Monday, December 8, 2014
The first known pedigree of a non-noble family
I noted in an earlier post (The first royal pedigree) that interest in genealogy dates back to at least Roman times, where the so-called stemmata were displayed in homes, to distinguish between the patrician class (those with proven noble ancestry) and plebeians (commoners). We are not quite so ostentatious today, but the nobility are still just as snooty about their ancestry.
I also noted that the first known illustration of a noble pedigree is the Tabula Genealogica Carolingorum (c.1000 CE), which traces Cunigunde of Luxembourg's ancestry in a tree-like manner back to Charlemagne, and thence to the origin of the Carolingian dynasty in the mid 500s. This raises the question of the first known written pedigree not involving the nobility.
This appears to be a diagram labelled Genealogia Ouduini et Heimerici Decani Filii Sui, which dates from c. 1121 CE. This type of pedigree may have been relatively common among certain families at the time, but this seems to be the only surviving exemplar that has come down to us.
This diagram appears towards the end of the book Liber Floridus, composed by Lambert of Saint-Omer, who was canon of the city Church of Our Lady in Saint-Omer, in north-eastern France. The Universeitsbibliotheek at Ghent University owns the autograph of this work (ms. 92), i.e. the actual copy penned by the author himself; and it is in this copy that the author has inscribed his family pedigree (on folio 154r).
This may recall to many of you the trend to keep hand-written records of pedigrees in the fly-leaves of family Bibles during the 1800s and early 1900s, particularly in English-speaking parts of the world. It does, however, seem to go a bit beyond this. Lambert repeatedly identifies himself in the text as the author of the book, and he also includes a portrait of himself writing his book, although this is apparently usual in medieval iconography.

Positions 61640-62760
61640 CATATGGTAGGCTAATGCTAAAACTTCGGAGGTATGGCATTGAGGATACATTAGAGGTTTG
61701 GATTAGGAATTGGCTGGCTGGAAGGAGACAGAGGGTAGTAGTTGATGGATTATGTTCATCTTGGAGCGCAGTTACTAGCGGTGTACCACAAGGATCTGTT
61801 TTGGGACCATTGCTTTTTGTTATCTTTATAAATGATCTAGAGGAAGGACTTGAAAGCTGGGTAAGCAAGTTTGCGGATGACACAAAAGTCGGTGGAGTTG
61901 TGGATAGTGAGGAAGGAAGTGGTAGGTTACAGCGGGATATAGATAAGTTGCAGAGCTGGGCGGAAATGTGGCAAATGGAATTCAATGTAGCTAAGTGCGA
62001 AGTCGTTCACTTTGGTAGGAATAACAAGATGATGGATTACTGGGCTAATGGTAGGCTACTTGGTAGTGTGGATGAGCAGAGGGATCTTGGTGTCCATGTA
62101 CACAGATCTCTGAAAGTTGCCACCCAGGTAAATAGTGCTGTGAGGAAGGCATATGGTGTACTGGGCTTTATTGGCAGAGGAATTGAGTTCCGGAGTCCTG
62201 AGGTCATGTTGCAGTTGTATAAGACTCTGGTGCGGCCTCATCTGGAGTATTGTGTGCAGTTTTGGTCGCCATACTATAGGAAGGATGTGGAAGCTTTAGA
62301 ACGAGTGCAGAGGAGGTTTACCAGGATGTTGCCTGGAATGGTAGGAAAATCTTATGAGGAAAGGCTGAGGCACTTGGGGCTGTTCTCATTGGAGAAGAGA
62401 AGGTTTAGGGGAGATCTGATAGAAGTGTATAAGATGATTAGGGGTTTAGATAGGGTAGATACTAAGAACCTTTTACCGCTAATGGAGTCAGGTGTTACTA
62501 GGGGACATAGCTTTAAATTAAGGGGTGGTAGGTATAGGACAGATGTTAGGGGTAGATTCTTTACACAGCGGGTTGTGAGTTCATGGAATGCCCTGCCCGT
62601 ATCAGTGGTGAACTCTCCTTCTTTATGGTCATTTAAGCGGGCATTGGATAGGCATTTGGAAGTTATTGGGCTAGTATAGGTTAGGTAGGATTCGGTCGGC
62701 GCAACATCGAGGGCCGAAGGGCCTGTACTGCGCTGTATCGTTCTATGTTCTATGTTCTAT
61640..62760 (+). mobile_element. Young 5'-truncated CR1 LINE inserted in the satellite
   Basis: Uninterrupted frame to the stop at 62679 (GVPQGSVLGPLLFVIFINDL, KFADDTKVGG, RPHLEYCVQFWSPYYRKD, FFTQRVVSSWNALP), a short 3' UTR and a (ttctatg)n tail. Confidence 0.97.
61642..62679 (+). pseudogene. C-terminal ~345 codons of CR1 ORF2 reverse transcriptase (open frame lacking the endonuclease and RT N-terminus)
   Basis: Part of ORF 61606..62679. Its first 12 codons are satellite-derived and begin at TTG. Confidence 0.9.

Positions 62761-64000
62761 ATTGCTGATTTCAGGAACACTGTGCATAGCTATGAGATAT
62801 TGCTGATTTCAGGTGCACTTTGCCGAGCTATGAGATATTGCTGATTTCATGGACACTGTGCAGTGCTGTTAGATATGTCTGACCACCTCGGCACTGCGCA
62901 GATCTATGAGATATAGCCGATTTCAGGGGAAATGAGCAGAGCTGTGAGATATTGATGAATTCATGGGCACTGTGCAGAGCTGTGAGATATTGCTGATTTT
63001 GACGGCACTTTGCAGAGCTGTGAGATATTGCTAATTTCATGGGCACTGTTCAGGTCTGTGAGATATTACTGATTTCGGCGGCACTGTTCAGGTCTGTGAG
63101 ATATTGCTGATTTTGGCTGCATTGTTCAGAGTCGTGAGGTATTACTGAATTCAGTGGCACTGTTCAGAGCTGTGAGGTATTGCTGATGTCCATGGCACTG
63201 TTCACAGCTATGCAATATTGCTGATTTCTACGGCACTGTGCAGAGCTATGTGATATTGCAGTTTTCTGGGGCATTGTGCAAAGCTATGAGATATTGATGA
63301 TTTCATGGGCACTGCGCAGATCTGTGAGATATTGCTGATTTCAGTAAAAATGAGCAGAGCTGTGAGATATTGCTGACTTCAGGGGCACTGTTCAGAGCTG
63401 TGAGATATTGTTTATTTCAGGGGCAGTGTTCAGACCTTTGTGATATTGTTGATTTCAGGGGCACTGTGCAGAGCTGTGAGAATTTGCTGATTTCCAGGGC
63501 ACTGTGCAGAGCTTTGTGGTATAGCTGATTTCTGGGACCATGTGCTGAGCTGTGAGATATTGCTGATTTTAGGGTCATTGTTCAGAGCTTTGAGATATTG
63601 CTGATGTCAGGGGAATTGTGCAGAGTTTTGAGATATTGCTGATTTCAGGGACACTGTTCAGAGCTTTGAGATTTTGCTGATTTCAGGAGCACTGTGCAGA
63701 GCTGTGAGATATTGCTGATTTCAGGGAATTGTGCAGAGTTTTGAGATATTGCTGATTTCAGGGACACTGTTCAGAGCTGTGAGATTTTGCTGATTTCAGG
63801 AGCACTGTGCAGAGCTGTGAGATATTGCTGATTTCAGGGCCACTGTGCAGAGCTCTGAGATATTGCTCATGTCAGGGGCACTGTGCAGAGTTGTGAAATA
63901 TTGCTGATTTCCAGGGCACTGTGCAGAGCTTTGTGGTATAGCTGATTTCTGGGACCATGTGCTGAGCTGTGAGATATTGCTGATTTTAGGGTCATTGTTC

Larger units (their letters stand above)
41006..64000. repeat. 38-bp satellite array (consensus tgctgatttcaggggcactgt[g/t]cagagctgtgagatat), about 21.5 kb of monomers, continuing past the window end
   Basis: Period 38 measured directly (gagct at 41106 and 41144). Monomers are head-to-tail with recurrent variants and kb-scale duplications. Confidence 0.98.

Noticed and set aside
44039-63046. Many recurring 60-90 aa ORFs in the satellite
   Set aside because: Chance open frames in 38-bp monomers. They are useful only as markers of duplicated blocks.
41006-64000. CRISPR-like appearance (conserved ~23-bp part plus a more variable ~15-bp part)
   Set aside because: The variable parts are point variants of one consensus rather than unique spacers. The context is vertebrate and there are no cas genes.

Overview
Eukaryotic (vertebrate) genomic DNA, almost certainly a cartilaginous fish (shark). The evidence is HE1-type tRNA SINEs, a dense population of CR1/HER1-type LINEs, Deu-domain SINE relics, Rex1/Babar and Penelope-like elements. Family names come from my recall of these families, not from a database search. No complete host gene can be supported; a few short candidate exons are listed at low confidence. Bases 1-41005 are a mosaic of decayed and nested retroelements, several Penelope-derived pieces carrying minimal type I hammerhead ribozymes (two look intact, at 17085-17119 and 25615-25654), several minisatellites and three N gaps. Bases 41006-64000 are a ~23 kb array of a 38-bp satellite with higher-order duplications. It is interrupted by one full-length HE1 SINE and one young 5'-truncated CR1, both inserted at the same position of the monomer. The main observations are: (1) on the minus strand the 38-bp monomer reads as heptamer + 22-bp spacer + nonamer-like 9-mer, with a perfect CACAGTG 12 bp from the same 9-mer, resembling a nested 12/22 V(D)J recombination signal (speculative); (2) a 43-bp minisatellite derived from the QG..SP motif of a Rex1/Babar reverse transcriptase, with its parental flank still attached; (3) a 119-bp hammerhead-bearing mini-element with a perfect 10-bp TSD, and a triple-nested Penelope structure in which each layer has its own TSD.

The Liber Floridus (Book of Flowers) is literally an illustrated encyclopedia, rather than an encyclopedia with pictures. You will find copies of the illustrations all over the Internet, because Lambert was an imaginative and colorful illustrator. He was apparently concerned that uneducated people would lose access to important knowledge, and so (unlike his predecessors) he deliberately created a book that was accessible to almost everyone. It contains a curate's egg of information, including mythical biology (ie. a beastiary), selected history, and particularly biblical knowledge. It also contains an account of the genealogy of the Counts of Flanders, Lambert's local nobility, which may have inspired his personal account.
So, in his personal copy Lambert included a tree of his maternal ancestors going back to his great-great-grandfather Odwin, as shown in the first figure. It is rather scrappy and unclear, and so Jean-Baptiste Piggin has digitized a copy, as shown below.
There are c.80 names crammed into the compact space. As with other early pedigrees of which we have a record (eg. The first royal pedigree), the tree is rooted at the top and the family ramifies downwards. Like the Great Stemma (see How confusing were the first written genealogies?), siblings are grouped in short vertical lists, so that groups of first-names form family blocks that have only one connection to their parent.
Lambert is at the bottom centre, labelled as "qui librum fecit Lambertus filius Onulfi; Eva" [Lambert who produced the book, son of Onulph and Eva]. His lineage is traced back to Eva and her siblings, so that these are Lambert's maternal relatives. Why his mother and not his father is not directly explained, but the genealogy is listed as being that of Odwin and Heimericus the Dean, so that Heimericus is presumably the important progenitor (his family dominates the tree). Lambert does refer elsewhere in the book to his father, Onulph, who had been canon of the Church of Our Lady before him. Just in case you are left in any doubt about the purpose of the pedigree, the text at the top left of the figure specifies Lambert's direct lineage from Odwin to Heimericus the Dean to Baduif to Eva and thence himself.
How accurate this genealogy is is anyone's guess. Presumably it represents an oral tradition, even if many of the relatives continued to live close to each other. It was not until much later that formal records were kept. In Britain, for example, from 1538 King Henry VIII required that church ministers keep records of christenings, baptisms, marriages and burials; and civil registration did not became law until 1837. The Germanic lands began to keep similar sacramental records at roughly the same time as the British; and the Scandinavian countries followed suit. Thus, in most European countries it is the church parish registers that pre-date any civil record keeping. Otherwise, for commoners there have been only personal records.